Over at Kiboomu they shared a great Pinecone painting activity as well as an Autumn Song.  I definitely see us incorporating both into our classrooms.  Songs are a really great addition to any lesson at the Early Education level.  I love how they used the pinecones as paintbrushes.  This adds a whole new texture for young artists.  Depending on what pinecones we have collected they can inquire and investigate about whether they will all make the same strokes, will different sizes matter, if you roll them on the paper will it look different than if you brush them?  I can think of so many ways to expand on this learning experience!

Pinecone painting and Autumn song over at Kiboomu Kids Songs

Teach Preschool took another spin on Pinecone Painting, where the children got to actually paint their own pinecones.  This was a great use of fine motor control.  I like how she also incorporated different materials for them to use.  By adding mod podge to the paint it dries with a shine, and allowing the children the independence to use glitter (very brave!) is great.  It sounds like the children kept coming back to complete more pinecones, so I’m sure the activity was a hit!  What a great way to make painting new and exciting!

Pinecone Painting over at Teach Preschool

Finally, I stopped over at How to Build It, because let’s be honest, art projects aren’t just for children! I can’t believe how a little bit of spray paint dress these pinecones up!  This would be an awesome pop of color for a center piece!  I would love to try this for my house!!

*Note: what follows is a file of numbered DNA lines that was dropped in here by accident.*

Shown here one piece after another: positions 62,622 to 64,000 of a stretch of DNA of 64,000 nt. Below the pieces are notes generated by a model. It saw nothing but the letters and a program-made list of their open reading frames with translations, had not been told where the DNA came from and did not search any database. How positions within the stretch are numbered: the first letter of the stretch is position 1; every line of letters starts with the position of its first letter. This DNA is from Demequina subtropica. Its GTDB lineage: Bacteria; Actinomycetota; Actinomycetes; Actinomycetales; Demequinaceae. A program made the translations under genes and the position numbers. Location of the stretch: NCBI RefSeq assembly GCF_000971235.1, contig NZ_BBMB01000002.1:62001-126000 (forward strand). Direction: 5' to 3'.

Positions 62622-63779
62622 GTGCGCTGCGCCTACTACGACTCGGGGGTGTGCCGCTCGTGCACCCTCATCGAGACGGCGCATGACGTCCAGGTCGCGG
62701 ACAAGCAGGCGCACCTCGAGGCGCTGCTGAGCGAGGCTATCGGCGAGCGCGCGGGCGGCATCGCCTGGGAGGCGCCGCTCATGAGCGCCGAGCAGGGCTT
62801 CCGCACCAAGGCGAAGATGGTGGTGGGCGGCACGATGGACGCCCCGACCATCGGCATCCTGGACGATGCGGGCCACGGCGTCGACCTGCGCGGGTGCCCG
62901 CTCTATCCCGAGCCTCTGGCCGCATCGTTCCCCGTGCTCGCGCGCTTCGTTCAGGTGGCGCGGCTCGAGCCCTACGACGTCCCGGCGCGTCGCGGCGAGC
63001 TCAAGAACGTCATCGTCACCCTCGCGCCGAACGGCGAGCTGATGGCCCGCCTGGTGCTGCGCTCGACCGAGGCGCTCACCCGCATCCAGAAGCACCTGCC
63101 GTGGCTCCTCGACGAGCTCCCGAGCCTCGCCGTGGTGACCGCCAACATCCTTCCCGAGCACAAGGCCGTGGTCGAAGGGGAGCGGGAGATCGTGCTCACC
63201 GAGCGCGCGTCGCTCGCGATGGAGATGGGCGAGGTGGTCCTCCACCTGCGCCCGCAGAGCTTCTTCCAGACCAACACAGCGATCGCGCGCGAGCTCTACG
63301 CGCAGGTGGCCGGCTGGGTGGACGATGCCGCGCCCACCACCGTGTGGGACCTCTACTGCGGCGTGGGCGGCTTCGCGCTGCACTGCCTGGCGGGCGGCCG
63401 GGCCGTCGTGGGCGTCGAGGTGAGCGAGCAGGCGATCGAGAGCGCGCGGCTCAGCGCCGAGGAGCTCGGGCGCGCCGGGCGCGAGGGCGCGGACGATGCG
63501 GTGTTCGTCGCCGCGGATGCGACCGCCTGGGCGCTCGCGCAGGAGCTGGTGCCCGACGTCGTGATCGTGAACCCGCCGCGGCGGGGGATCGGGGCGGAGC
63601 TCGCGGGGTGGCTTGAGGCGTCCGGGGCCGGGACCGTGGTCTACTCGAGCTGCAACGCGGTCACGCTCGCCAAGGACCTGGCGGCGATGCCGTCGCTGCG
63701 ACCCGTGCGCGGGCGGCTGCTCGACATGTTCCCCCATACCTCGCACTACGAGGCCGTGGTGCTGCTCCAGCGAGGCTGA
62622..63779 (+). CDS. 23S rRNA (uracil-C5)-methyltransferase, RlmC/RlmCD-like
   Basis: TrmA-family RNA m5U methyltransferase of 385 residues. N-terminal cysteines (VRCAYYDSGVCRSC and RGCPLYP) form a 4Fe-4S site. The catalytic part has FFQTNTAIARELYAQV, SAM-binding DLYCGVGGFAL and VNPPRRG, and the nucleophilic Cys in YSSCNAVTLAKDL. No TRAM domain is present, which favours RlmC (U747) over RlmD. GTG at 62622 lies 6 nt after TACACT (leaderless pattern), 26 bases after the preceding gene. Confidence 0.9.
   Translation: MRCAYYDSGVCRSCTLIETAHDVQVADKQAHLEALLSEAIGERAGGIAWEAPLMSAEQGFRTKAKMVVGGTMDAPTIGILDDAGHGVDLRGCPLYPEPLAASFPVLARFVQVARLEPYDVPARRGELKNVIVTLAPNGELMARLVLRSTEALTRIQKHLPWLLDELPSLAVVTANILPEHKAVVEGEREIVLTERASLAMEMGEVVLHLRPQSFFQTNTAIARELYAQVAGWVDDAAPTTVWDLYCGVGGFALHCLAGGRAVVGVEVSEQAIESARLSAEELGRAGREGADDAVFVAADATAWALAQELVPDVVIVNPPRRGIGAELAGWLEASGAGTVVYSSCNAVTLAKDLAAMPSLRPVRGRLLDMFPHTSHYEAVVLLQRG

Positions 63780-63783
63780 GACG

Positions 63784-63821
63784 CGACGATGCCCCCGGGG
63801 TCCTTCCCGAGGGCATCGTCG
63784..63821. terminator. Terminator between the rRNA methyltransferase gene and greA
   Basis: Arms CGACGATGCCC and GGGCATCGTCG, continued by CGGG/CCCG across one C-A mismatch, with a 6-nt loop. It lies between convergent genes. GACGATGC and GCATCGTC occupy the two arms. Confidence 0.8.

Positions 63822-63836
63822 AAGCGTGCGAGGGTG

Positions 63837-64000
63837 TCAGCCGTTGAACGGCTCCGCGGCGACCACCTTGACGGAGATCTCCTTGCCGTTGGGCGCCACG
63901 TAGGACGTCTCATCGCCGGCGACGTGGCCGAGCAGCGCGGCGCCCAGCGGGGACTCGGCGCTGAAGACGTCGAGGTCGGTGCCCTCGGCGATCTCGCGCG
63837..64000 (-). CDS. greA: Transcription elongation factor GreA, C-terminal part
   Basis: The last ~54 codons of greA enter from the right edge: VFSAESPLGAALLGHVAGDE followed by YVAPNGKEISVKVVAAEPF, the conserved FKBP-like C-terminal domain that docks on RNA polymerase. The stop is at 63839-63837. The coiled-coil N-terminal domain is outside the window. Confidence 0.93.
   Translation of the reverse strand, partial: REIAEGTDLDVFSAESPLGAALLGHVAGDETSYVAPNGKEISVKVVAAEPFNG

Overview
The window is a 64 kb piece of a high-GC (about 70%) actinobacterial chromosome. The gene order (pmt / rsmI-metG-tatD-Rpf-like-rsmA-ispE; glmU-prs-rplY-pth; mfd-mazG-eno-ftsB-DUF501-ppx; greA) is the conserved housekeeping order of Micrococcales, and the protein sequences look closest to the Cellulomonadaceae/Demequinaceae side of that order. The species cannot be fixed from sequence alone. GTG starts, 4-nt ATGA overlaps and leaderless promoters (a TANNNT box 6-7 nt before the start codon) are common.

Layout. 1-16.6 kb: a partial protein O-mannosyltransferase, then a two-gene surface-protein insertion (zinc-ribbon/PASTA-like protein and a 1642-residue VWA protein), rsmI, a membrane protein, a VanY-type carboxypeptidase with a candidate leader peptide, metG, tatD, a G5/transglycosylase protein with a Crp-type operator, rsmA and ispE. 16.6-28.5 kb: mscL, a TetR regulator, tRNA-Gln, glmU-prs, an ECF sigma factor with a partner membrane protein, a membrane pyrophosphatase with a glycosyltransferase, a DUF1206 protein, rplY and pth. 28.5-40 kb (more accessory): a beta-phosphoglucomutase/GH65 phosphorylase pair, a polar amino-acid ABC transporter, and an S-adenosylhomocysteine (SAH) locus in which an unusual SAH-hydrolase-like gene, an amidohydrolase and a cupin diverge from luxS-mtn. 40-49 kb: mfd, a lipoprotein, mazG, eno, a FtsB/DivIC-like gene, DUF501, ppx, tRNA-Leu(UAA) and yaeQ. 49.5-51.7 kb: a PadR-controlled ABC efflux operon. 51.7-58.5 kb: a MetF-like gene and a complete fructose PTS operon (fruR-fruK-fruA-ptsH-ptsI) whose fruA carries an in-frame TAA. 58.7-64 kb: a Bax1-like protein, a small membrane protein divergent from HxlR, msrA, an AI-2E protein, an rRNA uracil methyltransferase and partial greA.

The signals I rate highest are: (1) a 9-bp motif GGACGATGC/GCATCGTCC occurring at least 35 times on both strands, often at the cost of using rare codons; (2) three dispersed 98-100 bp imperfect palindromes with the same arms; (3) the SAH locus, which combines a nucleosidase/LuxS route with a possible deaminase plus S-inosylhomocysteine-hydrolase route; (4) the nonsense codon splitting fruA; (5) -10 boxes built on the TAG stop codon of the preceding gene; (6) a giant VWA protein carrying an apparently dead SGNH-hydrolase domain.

Spray Painted Pinecones at How to Build It

Also, if you are planning on doing any of these, or other, pinecone crafts you should properly clean them first.  This helps to get rid of bugs, sap, and other grit.  I found a great article over at Tip Nut on how to prepare and preserve pinecones.  Have fun!!

Science Exploration – Pinecone Round Up

Fall is definitely upon us, whether we are ready or not.  As we were out walking the dog today I came across the biggest perfect pinecone.  Immediately I knew I had to save it and bring it to school for the Preschool classroom’s science area.  I can already see the kids with magnifying glasses in hand ready to explore.  But first, I need to find out how to remove the sap, my hands were covered!
This prompted me to search around a little for some activities we would be able to do with the preschoolers surrounding pinecones.  I know that as we delve farther into fall they will be all over the place, we can take them for walks and gather pinecones galore.  But what will we do with them?  Here is a round up of some of the activities I found that I know we will be trying.